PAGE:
Washington Wizards Rise A Product Of Schedule

Mar 12, 2016; Denver, CO, USA; Washington Wizards guard John Wall (2) in the fourth quarter against the Denver Nuggets at the Pepsi Center. Mandatory Credit: Isaiah J. Downing-USA TODAY Sports

The Washington Wizards are better than .500 at the halfway point of the season after starting 7-13, but it may not be because they’ve turned the corner.

The Washington Wizards  had a tumultuous start to the 2016-17 NBA season as questions about the team’s chemistry and the decision-making (or lack thereof) by the front office were beginning to trouble the Wizards faithful.

However, after starting the season 7-13, the Wizards have managed to swing things around and have gone 14-6 since, slotting them in the fifth spot in the Eastern Conference standings at 21-19.

The Wizards appear to have jump-started their offense while also slightly improving their defense.

If we split the Wizards season so far in half and look at the first 20 games and compare them to the last 20 games, the Wizards have improved in almost every category.

Their offensive rating has gone up from 106.8 (which would rank them tied for 20th in the current ORTG standings) to 111.8 (which would be the sixth highest) while their defensive rating has gone down from 109.7 to 108.6.

The Wizards are scoring just more than three points more per game since they started their 14-6 run while limiting their opponents to almost three points less per game.

Ever since the loss to the Orlando Magic back on Dec. 6 (the game that sparked their 14-6 run), the Wizards have improved in total assists per game (up 3.1 per game), field goal percentage (up 3.6 percent), 3-point percentage (up 1.3 percent) and even free throw percentage (up 2.8 percent).

On paper, the Wizards are playing much more efficient basketball, but it hasn’t been the result of one player.

John Wall, who will most likely be an All-Star next month, is averaging slightly more assists per game (only 0.6 more) after the 20-game mark, but he’s also averaging 2.2 fewer points per game and shooting more than 12 percent worse from 3 than the first 20 games.

Bradley Beal is having a career year, yet there isn’t much difference from his first 20 games to the last 20. Same thing goes for Otto Porter Jr. and Marcin Gortat, who are both having incredible seasons, but their production has remained consistent throughout the season.

That’s impressive when you look at their numbers.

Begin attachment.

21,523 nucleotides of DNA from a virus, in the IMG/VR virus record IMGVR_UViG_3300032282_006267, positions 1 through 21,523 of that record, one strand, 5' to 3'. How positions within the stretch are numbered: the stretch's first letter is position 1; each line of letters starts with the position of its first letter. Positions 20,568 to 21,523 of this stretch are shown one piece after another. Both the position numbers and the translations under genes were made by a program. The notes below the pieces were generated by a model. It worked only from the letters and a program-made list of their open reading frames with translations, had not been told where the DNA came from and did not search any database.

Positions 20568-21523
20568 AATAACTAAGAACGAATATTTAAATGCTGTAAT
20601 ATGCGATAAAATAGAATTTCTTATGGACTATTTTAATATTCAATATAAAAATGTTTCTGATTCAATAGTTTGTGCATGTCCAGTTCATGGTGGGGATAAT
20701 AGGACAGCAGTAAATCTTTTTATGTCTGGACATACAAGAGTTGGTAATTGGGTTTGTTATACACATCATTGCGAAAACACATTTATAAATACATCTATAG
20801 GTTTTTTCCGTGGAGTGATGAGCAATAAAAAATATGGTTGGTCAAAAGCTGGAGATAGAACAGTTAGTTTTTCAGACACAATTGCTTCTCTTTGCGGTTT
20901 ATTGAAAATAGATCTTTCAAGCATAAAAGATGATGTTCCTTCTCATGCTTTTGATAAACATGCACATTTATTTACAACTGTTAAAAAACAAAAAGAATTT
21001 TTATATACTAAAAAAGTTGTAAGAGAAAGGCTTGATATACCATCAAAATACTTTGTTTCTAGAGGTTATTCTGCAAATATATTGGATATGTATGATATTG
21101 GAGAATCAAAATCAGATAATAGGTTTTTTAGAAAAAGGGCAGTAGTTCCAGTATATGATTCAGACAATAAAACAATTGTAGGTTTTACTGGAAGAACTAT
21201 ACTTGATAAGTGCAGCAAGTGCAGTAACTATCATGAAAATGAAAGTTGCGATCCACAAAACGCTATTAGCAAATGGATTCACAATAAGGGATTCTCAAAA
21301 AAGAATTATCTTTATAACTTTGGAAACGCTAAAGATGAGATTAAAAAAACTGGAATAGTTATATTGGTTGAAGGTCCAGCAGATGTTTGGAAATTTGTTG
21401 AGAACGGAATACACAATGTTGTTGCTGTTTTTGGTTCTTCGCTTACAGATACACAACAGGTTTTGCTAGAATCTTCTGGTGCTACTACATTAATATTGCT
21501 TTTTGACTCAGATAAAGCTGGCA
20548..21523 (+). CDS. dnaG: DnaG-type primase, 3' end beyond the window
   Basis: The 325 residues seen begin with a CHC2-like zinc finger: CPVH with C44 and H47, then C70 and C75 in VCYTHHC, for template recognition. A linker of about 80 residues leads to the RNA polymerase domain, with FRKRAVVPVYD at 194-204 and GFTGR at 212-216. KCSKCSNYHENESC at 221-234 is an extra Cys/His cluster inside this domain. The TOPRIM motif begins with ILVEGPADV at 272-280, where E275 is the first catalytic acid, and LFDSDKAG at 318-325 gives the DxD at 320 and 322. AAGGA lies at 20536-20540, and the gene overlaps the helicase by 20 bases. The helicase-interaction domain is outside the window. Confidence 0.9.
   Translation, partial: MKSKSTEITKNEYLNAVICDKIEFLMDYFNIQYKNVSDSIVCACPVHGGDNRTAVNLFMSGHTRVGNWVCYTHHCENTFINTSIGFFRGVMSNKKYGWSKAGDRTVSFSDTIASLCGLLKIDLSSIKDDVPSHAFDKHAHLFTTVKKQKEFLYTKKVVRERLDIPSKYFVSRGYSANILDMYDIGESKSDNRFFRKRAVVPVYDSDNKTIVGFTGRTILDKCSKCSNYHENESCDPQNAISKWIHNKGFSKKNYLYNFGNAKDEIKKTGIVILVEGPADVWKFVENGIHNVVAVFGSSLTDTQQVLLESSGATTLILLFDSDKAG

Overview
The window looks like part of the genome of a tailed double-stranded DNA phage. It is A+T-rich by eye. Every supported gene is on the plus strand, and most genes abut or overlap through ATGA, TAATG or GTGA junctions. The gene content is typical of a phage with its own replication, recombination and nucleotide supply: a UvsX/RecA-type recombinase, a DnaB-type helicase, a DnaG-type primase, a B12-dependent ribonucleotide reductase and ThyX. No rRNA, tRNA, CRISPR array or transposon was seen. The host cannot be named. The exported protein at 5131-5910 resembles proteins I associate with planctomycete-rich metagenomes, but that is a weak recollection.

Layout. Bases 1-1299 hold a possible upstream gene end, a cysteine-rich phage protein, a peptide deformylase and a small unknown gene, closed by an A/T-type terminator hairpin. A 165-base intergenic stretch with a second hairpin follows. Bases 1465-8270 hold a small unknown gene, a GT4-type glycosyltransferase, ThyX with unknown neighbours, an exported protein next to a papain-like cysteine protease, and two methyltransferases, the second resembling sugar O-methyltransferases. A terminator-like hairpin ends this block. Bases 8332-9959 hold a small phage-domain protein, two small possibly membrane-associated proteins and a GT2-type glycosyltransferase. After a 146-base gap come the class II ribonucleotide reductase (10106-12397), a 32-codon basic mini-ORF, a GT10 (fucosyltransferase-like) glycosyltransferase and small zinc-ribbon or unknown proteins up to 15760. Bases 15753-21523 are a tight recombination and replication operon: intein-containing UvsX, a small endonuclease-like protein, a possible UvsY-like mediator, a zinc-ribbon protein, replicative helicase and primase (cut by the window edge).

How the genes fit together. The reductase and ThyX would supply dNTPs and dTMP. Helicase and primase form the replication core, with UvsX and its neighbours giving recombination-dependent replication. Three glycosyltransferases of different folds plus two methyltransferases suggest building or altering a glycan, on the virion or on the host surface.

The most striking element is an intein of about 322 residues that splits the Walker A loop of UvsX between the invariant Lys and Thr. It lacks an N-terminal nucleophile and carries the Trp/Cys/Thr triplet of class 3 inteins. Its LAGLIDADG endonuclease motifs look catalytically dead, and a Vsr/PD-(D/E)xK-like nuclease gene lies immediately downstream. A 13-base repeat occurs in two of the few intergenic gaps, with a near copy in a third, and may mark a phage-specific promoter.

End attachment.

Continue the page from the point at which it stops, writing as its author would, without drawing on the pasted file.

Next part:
Beal is averaging career-highs in points (22.2 per game), assists (3.5), FG percentage (45.9), and FT percentage (81.3) while also shooting better than 40 percent from 3.

Porter is averaging career-highs in just about every category, from points to rebounds to shooting percentages (shooting 45 percent from 3) and his numbers have remained constant all year long.

Even 32-year-old Marcin Gortat is having his best rebounding and shooting year (percentage wise) of his career, but once again his averages have been the same through the first 20 games as they were the next 20.

If it isn’t because of one person, then what’s the reason behind the Wizards’ recent success?

It might be something as simple as who they’re playing.

In the Wizards’ first 20 games (in which they went 7-13), they played both Atlanta and San Antonio twice, Memphis, Toronto, Houston, Cleveland, Boston, and Oklahoma City. The Wizards went 2-8 in those games, with their five other wins coming against teams that are currently not in the playoffs–the Knicks, Suns, Magic, Kings and Nets.

They actually played the Magic (who are currently 17-26) three times in their first 20 games, winning only once.

The overall (most updated) record of the Wizards’ opponents through the first 20 games is 432-404, or a winning percentage of .517.

If we take a look at the second half of their first 40 games, the schedule lightens up tremendously.

The overall (most updated) record of the Wizards’ opponents through their second 20-game stretch is 392-445, or a winning percentage of .468, nearly 5 percentage points lower than the first 20 opponents.

They only played one game against a team with a top-five record (Houston), which they lost.

The Wizards have rattled plenty off of wins against teams that are currently out of the playoffs such as the Nets, Timberwolves, Trail Blazers, Pistons and 76ers.

Granted, they did beat the Clippers when both Chris Paul and Blake Griffin were healthy, but bad losses to the Heat and Mavericks don’t help make their case as a team that has turned it around.

In short, the Wizards are playing much better against lesser competition, but that isn’t their fault. They’re taking advantage of their situation and it’s working in their favor.

Luckily (or unluckily, however you look at it) for the Wizards, there is still another half of a season to play for them to prove they can maintain their current hot streak and create some havoc in the playoffs.

With games against the Cavs, Warriors, Thunder, Celtics, Hawks, Grizzlies, Jazz as well as back-to-back games against the Raptors all within the next 20 games, they could sink back down into the bottom half of the league that they were accustomed to a quarter of the way through the season.

Don’t get it confused, the Wizards are definitely passing the eye test in recent games when you watch them on the court.

The ball movement is immensely improved from just a couple months ago and going into another rough stretch in their schedule doesn’t worry me as much as it might have in November.

If the Wizards want to prove to the league that they are a threat in the East, they’ll have to win at least a couple of those high-profile games or risk slipping back into irrelevancy in what is already an extremely mediocre Eastern Conference.

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